Military Embedded Systems

Funding for radar, electronic warfare, C4ISR, in DoD budget request


April 13, 2016

John McHale

Editorial Director

Military Embedded Systems

The president’s Fiscal Year (FY) 2017 budget request for the U.S. Department of Defense (DoD) means that the nation has had back-to-back years with a budget increase, a nice change after the budget constraints and sequestration seen earlier this decade. Increased funding for radar, electronic warfare (EW), and communications programs, as well as a significant bump in cybersecurity, promise growth for defense electronics suppliers.

The total FY 2017 budget request is $582.7 billion, up $2.4 billion from the $580.3 billion enacted in FY 2016. The FY 2017 budget also “complies with the Bipartisan Budget Act of 2015, giving the department both funding stability and protection from the damage of sequestration in FY 2016 and FY 2017,” according to the DoD. The overall Research, Development, Test, & Evaluation (RDT&E) budget for FY 2017 is $71.765 billion, an increase over the FY 2016 enacted total of $69.968 billion. Funding dropped slightly, however, for the DoD’s Science and Technology program, from $13 billion in FY 2016 to $12.5 billion for FY 2017.

Designers of embedded computing, signal processing, open architectures, and other commercial off-the-shelf (COTS) solutions should find a steady market as the DoD’s missions continue to rely more and more on cyber; command, control, communications, computers, intelligence, surveillance and reconnaissance (C4ISR); radar; and EW systems both on battlefields and during peacetime. Below are key areas within the DoD budget that leverage embedded hardware and software.


Cyber operations get a $900 million increase in the FY 2017 budget program, with a total of $6.7 billion requested. For more on the DoD’s cyber strategy, visit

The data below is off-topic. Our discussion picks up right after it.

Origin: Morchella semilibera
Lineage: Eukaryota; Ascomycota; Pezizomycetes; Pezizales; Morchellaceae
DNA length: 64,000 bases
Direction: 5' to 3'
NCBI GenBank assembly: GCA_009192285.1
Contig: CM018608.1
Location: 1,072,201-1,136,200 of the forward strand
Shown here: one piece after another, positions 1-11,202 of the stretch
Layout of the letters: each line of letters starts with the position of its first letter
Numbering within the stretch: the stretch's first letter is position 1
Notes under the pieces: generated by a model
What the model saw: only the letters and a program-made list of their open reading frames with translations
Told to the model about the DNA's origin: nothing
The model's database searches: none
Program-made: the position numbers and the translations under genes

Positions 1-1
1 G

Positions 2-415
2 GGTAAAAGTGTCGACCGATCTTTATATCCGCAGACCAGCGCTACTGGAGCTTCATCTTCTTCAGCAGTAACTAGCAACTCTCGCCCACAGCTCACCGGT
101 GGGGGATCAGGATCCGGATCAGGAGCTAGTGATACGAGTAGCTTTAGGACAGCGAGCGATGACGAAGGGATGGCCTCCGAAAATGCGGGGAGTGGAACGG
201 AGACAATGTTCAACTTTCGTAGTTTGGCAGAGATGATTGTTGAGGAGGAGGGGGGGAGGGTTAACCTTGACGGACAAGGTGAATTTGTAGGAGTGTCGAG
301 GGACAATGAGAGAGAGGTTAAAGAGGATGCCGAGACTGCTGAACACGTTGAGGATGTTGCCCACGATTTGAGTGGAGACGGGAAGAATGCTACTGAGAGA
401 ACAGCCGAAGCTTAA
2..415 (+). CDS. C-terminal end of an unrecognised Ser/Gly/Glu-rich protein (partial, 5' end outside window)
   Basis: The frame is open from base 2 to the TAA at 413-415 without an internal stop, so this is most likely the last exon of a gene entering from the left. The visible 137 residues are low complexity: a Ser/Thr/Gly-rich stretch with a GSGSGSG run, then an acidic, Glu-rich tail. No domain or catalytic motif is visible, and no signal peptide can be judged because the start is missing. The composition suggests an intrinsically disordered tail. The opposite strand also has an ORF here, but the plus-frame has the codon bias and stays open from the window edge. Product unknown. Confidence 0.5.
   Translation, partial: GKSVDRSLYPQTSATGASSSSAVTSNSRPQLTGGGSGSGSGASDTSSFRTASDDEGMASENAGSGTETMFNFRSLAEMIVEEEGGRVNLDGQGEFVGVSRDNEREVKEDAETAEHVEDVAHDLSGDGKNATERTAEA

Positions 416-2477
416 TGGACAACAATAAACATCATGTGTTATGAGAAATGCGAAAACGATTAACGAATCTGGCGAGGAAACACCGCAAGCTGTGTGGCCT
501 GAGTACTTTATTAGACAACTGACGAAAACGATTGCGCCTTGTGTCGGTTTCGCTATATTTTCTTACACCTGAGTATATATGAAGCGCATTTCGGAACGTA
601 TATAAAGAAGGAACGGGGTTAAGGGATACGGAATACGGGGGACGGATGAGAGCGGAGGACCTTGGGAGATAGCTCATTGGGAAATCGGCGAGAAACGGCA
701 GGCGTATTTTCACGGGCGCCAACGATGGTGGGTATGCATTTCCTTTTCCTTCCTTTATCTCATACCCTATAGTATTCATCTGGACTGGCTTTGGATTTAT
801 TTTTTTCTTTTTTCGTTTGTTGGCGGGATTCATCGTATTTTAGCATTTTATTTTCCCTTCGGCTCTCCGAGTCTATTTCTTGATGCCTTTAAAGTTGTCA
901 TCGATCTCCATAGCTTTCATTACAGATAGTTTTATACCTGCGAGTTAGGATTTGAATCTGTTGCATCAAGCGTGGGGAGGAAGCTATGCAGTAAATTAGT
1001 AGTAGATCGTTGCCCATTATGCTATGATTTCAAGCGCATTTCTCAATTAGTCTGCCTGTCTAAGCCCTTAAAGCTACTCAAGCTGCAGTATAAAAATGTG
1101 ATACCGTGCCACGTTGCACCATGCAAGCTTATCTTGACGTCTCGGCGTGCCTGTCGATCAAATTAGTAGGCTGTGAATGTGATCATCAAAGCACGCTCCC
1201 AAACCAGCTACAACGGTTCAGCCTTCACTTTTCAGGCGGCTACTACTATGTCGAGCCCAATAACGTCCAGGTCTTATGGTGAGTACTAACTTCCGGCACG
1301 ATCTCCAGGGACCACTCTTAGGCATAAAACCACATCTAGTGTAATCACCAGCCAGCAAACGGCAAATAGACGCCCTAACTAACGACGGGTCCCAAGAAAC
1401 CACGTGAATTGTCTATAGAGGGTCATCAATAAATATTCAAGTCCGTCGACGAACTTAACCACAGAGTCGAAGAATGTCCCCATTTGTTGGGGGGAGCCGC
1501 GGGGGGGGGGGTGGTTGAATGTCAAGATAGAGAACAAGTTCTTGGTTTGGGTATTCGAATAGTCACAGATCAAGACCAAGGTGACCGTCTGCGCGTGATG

Total EW funding in the FY 2017 RDT&E budget is $298 million, more than $100 million over the FY 2016 enacted total of $184 million. The Navy gets most these funds, with $183 million requested for the service. The Army and Air Force are slated to receive $102.5 million and $12.5 million, respectively. Procurement for the Navy’s AN/SLQ-32 Electronic Warfare Suite is down slightly from the FY 2016 enacted total of $296 million, to about $275 million.


RDT&E funding for radar programs comes in at about $755 million for FY 2017, down about $5 million from the FY 2016 enacted total of $760 million. Key programs getting FY 2017 RDT&E funding include Air and Missile Defense Radar (AMDR) at $144.3 million, Ground/Air Task Oriented Radar (G/ATOR) at $83.538 million, and Three Dimensional Long-Range Radar (3DELRR) at $49.5 million.

Radar program procurement for the FY 2017 RDT&E request comes in at about $560 million, a slight decrease over the FY 2016 enacted total of $568 million. Counterfire radars for the Army top the radar procurement request at $314 million, an increase of more than $100 million over the FY 2016 enacted total of $198 million.

The continued investment in radar and EW systems will empower the military radio frequency (RF) and microwave market. “I actually think the overall aerospace and defense market will be flat to growing at a slight percentage, but RF content in this market will continue to expand faster than the market itself,” says Doug Carlson in an interview with the McHale Report this month (go to

Communications and networking

Two key programs focused on communications and networking are the Warfighter Information Network-Tactical (WIN-T) and the Handheld, Manpack, and Small Form Fit (HMS) program: Each receives funding in the FY 2017 budget, but only HMS gets an increase

The FY 2017 WIN-T request procures and fields 283 Battlefield Video-Teleconferencing Center III systems and provides program management support for Single Shelter Switch, High Capability Line of Sight, and Troposcatter Communications systems as they transition to sustainment by the end of FY 2017. Total funding in this area – procurement, research, and development – in FY 2017, however, drops from $771 million in FY 2016 to $462 million.

HMS, which consists of the Rifleman Radio, the Manpack Radio, and the Small Form Factor Radios, gets procurement funding for Rifleman and Manpack Radios, support equipment, fielding, nonrecurring engineering expenses, and platform vehicle integration. Total funding – procurement, research, and development – in FY 2017 rises for HMS from $59 million in FY 2016 to $292 million.

These numbers indicate healthy demand for embedded computing technology for military systems. However, uncertainty still reigns. I’m writing this on Super Tuesday: Hillary Clinton and Donald Trump are set to sweep the Democrat and Republican primaries, respectively. Democratic presidents are traditionally not as pro-defense spending as Republicans and Trump is an unknown at this point. So enjoy the funding increase for now.

For a distraction from the crazy election atmosphere, read the budget documents in full at By the time you’re done reading, we may have a new president.